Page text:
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I'm trying to understand the MTPI (and its MFPI counterpart) instruction on the PDP/11.

As far as I understood, it:

  • it retrieves a value from the "current" memory space with the current mapping (e.g. kernel mapping). Like: (R0): retrieve from the current memory space-address which is in the R0 register.

  • it then determines the physical memory location of the "previous"-stackpointer in the "previous" memory space (e.g. the user mapping) and then stores it then on that stack

I wrote the following to verify this. If all goes well, it should end with the 'Z' (zero) flag set. In simh/pdp11 this is not what happens, the Z-flag is not set. So clearly my understanding of it is wrong. Any hints?

; initialize kernel- and user stackpointers
; kernel
    MOV #1000,R6
; user
    MOV #0177717,R0
    MOV #1000,(R0)

; make sure current run-mode is kernel and previous is user
    MOV #0177776,R0
    MOV #030000,(R0)
    NOP

; user: 020000-040000 will be mapped to physical address 060000
    MOV #0177642,R0
; 060000 / 0100 (0100 => 64 decimal)
    MOV #0600,(R0)
    NOP

; user: make sure write- and read-access is possible
    MOV #0177602,R0
    MOV #077406,(R0)

; kernel: flat mapping
    MOV #0172340,R0
    MOV #0000,(R0)
    NOP

; kernel: make sure write- and read-access is possible
    MOV #0172300,R0
    MOV #077406,(R0)

; enable MMU
    MOV #0177572,R0
    BIS #1,(R0)

; write word on stack that will be checked for to be at the
; remapped address
    MOV #01234,-(SP)
; this address in kernel space should be 060000 in userspace
    MOV #020000,R0
    MTPI    (R0)
    NOP

; check for 01234 at 060000 in kernel space
    MOV #060000,R0
    CMP #01234,(R0)
    NOP

    HALT
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  • I'm not so sure about loading the user SP. See this question. Maybe it works in simh. But your code does not need a user SP. Apr 9 at 22:12
  • @another-dave: indeed, that was an(-other) misunderstanding of MTPI and friends by me. Apr 10 at 11:49

1 Answer 1

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it then determines the physical memory location of the "previous"-stackpointer in the "previous" memory space (e.g. the user mapping) and then stores it then on that stack

I believe this description to be backwards. MTPI pops a word off the current stack, and stores it in the destination address as calculated in the 'previous mode' address space. That seems to be the expectation of your code, despite your description.

; this address in kernel space should be 060000 in userspace
    MOV #020000,R0
    MTPI    (R0)

So this:

    MOV #01234,-(SP)
    MOV #020000,R0
    MTPI    (R0)]

has the result of moving 1234 into address 20000 in the previous I-space.

And if your mapping is correct, 1234 should show up where you expect it in current I-space.


Here's what the 11/70 handbook has to say about MTPI:

The address of the destination operand is determined in the current address space. MTPI then pops a word off the current stack and stores that word in the destination address in the previous mode's I space (bits 13, 12 of PS).

OK, so we determine that the destination address is 20000, pop 1234 off the current stack, and store that 1234 at 20000 in the previous-mode I-space.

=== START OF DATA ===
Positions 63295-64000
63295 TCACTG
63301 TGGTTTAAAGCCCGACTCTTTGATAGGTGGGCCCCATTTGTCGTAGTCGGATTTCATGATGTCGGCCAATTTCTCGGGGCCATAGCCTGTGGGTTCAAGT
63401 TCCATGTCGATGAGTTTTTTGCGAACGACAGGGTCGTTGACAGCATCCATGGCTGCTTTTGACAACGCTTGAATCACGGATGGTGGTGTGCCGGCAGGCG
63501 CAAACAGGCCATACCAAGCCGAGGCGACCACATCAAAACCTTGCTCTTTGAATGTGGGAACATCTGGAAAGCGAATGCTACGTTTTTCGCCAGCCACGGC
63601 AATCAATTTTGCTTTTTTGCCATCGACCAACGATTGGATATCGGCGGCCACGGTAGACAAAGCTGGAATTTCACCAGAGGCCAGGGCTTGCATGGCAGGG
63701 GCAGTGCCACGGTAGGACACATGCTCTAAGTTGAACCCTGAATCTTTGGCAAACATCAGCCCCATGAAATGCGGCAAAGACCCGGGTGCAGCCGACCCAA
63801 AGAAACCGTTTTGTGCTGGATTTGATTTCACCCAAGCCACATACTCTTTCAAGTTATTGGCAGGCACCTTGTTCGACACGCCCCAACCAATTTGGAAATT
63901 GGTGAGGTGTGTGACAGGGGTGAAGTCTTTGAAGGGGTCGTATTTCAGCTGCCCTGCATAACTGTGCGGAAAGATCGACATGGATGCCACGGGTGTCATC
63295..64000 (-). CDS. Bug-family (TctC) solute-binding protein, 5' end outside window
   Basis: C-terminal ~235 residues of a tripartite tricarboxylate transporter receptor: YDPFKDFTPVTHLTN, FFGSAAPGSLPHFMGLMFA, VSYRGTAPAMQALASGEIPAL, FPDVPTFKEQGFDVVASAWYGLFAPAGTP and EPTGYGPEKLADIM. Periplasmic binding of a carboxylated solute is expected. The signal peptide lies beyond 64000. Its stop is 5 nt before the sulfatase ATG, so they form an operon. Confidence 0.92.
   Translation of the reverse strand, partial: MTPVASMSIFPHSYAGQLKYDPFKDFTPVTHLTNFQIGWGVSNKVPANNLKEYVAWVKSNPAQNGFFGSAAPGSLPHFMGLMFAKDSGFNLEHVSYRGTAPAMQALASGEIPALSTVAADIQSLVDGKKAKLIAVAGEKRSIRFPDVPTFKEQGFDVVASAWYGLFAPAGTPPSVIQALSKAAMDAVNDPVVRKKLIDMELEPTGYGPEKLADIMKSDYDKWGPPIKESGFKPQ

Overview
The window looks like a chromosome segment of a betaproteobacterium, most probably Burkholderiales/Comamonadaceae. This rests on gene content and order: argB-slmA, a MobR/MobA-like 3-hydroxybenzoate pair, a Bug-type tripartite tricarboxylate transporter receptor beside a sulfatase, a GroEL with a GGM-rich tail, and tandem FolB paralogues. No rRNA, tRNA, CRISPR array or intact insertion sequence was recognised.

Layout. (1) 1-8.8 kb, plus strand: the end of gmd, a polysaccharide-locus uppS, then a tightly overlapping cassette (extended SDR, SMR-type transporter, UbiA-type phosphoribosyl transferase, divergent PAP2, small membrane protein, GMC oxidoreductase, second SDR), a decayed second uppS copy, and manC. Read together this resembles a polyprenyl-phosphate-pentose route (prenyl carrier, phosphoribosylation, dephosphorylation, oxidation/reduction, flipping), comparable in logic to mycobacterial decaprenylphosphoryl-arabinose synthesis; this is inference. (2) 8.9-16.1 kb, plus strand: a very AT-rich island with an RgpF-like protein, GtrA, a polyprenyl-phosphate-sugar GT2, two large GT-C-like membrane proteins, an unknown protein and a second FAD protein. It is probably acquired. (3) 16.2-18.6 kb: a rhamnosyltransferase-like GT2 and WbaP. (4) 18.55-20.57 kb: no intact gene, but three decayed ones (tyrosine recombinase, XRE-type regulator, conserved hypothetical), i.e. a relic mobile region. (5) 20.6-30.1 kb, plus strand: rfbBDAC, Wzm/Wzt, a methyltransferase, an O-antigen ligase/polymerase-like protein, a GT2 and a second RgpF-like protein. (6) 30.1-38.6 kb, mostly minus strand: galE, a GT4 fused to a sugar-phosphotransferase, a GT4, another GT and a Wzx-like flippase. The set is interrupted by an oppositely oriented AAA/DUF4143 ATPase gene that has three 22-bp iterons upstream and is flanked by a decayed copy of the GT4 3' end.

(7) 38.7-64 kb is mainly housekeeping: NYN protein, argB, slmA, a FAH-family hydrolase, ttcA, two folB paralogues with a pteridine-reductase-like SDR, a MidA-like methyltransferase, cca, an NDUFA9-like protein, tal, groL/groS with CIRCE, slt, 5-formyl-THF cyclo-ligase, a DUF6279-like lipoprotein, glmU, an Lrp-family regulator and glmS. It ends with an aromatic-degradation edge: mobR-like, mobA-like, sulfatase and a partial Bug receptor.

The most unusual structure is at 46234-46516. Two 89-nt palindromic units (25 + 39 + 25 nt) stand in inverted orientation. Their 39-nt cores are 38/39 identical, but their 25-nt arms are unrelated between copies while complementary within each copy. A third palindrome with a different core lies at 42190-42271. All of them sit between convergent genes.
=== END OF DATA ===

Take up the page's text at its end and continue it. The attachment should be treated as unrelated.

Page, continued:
That seems to accord with what I understand the intent of your code to be.


tl;dr: your MTPI use is fine, your memory management isn't.

Here's my guess; it is based on my assumption that if you don't explicitly initialize a PAR/PDR pair, it's unpredictable.

For user space, you point page 1 to a 32KW page at physical 00060000. No other page is defined. Looks ok to me.

For kernel space, you point page 0 to a 32KW page at physical 00000000 (which is probably where your code is running out of?). No other page is defined.

You are expecting 1234 to show up at kernel virtual 060000. This is page 3. However, you have not set up page 3, so it seems unpredictable where that result will land. You need to initialize KISAR3 and KISDR3 for a virtual=physical mapping.

A little more guesswork: if (as is possible) the page description registers are initialized to zero on CPU reset, then attempts to use a page will cause an MMU abort. But you haven't enabled MMU traps via MMR0 bit 9, so as far as I can tell from the 11/70 handbook, the memory access will just quietly fail to happen.


Virtual addresses to pages crib sheet:

000000  0    020000  1    040000  2    060000  3
100000  4    120000  5    140000  6    160000  7
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  • Thanks for the elaborate reply. Indeed with setting up the page-3 mappings, it works as expected under simh. Background: I'm writing a PDP-11/70 emulator (because why not) and mine did initialize the page-mappings to something sane at startup which simh (and others) doesn't do. I'm using other emulators to verify that my emulation is correct - xxdp+.rk doesn't touch every aspect I found. Apr 10 at 11:01
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    Here's an interesting case to consider: MTPI SP. Which stack pointer is written to? I'd hope it would be the appropriate SP for the previous mode, but the handbook does not specify. Apr 10 at 12:29
  • 1
    I checked and: p11-2.10i, simh-3.8.1 and pdp11-js-3.1 use previous mode Apr 10 at 12:52

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